Yet as a curious neuroscientist, Brittany also wanted to know why it feels good…

One study compared the effect of hiking in forests versus urban walks, and found that forest bathing (even viewing images of forests!) significantly reduced people’s blood pressure, pulse rate and the release of the stress hormone cortisol versus similar walks or views in the city.

LEARN MORE: The physiological effects of Shinrin-yoku (taking in the forest atmosphere or forest bathing): evidence from field experiments in 24 forests across Japan

But what if you lack access to the outdoors? Are there ways to get some of the benefits of nature indoors as well?

Just viewing pictures of nature can improve aspects of executive function, including our ability to direct attention. According to Katherine Gamble (2014): “nature exposure offers a quick, inexpensive, and enjoyable means to provide a temporary boost in executive attention.”

LEARN MORE: Not just scenery: Viewing nature pictures improves executive attention

An exhibit called Picturing Oregon is at the Portland Art Museum (through August 2019), offering paintings and photographs inspired by the distinct regional landscapes that define the state. This might be another wonderful way to gain some benefits of nature in the city’s urban core…

Lily E. White (American, 1865-1944), Evening on the Columbia, 1903/1905, platinum print, Museum Purchase: Caroline Ladd Pratt Fund, no known copyright restrictions, 91.22.1

Chemicals released by forest trees and plants (including alpha pinene and gesomin) appear to contribute to the beneficial health effects of nature; however, visual stimulation alone (from pictures and paintings) apparently also generate some of these reported improvements.

LEARN MORE: Terpenes from Forests and Human Health

LEARN MORE: Trends in research related to “Shinrin-yoku” in Japan

LEARN MORE: Smell, Memory, Place Tour of Picturing Oregon @ PAM!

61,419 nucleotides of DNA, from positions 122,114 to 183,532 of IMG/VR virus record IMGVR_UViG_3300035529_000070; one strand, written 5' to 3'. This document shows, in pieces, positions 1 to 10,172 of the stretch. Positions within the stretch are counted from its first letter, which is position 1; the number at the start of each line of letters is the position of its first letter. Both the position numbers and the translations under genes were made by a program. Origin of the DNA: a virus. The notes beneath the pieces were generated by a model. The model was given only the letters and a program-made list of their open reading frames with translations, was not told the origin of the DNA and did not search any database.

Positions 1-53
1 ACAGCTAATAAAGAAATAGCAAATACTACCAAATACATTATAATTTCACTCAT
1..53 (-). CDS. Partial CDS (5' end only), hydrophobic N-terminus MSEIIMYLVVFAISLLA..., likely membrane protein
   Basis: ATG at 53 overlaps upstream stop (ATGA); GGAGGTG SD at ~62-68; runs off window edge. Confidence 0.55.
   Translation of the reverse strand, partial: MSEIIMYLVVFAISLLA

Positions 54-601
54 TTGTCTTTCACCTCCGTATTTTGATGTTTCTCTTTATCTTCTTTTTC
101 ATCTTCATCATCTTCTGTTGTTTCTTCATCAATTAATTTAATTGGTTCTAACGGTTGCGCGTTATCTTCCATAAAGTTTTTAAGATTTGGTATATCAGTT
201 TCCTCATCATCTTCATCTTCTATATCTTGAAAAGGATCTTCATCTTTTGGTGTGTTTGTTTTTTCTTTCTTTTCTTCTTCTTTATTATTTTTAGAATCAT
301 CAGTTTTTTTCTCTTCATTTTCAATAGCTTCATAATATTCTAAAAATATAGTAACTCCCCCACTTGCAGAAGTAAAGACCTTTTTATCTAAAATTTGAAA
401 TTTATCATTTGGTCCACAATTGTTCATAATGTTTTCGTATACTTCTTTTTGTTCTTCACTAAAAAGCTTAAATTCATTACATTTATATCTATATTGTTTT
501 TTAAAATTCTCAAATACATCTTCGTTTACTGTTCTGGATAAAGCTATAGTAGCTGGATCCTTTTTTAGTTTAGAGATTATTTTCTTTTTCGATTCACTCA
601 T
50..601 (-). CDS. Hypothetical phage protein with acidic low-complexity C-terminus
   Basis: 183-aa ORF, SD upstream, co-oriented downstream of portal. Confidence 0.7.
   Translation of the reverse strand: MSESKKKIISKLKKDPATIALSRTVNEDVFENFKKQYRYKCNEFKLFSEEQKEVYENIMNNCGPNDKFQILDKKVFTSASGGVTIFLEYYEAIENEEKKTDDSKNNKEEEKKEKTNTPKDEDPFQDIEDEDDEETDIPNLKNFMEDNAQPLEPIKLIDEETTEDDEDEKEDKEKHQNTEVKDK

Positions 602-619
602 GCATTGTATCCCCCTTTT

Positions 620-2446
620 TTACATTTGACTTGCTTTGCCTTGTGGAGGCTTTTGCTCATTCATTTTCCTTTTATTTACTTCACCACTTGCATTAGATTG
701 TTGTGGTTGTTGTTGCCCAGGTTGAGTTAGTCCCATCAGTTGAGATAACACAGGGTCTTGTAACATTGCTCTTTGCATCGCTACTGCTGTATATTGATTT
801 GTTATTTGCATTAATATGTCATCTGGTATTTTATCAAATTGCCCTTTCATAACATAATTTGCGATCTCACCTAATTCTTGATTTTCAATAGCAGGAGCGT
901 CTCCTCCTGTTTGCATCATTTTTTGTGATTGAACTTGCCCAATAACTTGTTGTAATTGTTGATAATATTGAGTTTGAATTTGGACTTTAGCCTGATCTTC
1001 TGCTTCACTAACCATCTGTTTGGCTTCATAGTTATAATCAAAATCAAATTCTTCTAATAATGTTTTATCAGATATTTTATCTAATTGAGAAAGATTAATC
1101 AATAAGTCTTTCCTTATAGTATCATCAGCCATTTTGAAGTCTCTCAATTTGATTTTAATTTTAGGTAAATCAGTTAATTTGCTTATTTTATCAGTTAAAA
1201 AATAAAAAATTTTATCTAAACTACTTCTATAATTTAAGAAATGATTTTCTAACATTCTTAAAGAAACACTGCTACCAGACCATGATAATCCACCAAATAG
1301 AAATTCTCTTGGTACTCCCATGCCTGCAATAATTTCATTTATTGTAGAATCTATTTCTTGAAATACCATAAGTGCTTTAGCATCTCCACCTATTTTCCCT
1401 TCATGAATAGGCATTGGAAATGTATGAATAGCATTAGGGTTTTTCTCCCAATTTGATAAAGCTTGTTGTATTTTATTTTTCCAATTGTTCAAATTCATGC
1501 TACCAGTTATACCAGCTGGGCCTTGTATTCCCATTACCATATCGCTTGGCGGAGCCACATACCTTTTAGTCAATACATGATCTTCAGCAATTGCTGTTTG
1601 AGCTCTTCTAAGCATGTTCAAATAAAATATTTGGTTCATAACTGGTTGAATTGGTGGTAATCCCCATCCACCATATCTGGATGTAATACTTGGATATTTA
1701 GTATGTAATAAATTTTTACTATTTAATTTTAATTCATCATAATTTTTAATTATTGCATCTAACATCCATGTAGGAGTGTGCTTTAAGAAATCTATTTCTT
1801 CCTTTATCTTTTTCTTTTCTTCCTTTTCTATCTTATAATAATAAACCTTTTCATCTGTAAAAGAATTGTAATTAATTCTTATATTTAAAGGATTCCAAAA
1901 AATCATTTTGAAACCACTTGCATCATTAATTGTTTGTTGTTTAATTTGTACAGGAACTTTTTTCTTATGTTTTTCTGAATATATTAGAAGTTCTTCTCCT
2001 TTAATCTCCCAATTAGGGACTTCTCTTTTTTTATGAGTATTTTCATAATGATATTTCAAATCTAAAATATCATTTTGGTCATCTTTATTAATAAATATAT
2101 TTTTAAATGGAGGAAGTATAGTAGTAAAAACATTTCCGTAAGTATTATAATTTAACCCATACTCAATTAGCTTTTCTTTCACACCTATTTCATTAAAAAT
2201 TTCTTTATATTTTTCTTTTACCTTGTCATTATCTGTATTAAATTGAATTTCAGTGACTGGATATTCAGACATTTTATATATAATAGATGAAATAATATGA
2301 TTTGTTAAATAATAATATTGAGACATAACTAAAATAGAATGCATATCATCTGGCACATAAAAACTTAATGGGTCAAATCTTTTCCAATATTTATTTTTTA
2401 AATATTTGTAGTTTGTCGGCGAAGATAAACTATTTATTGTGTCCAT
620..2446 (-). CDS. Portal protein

Houseplants are yet another potential source of indoor exposure to nature, although Brittany admitted that she’s a ruthless serial plant murderer…

However for this project, she changed her ways, and discovered  –  delightfully  –  some plants that you can’t easily kill!

The presence of houseplants has been linked to a significant decrease in blood pressure, reduced psychological and physiological stress, and less pain following surgery. From Lee (2015): “Our results suggest that…interaction with indoor plants can reduce physiological and psychological stress compared with mental work. This is accomplished through suppression of sympathetic nervous system activity and diastolic blood pressure and promotion of comfortable, soothed, and natural feelings.”

LEARN MORE: Interaction with indoor plants may reduce psychological and physiological stress by suppressing autonomic nervous system activity in young adults

LEARN MORE: Therapeutic Influences of Plants in Hospital Rooms on Surgical Recovery

Given this body of research, Brittany and Sienna decided to examine whether limited additional exposure to nature for one month would affect subjective and brain responses…

In her graduate studies in Sarah Karalunas‘ lab at OHSU, Brittany examines the electrical activity of her subjects’ cerebrums using a technique known as electroencephalography, or EEG. Many thanks to the Portland Alcohol Research Center at OHSU for purchasing two research-grade emotiv EEG headsets for NW Noggin, to pursue this kind of community outreach!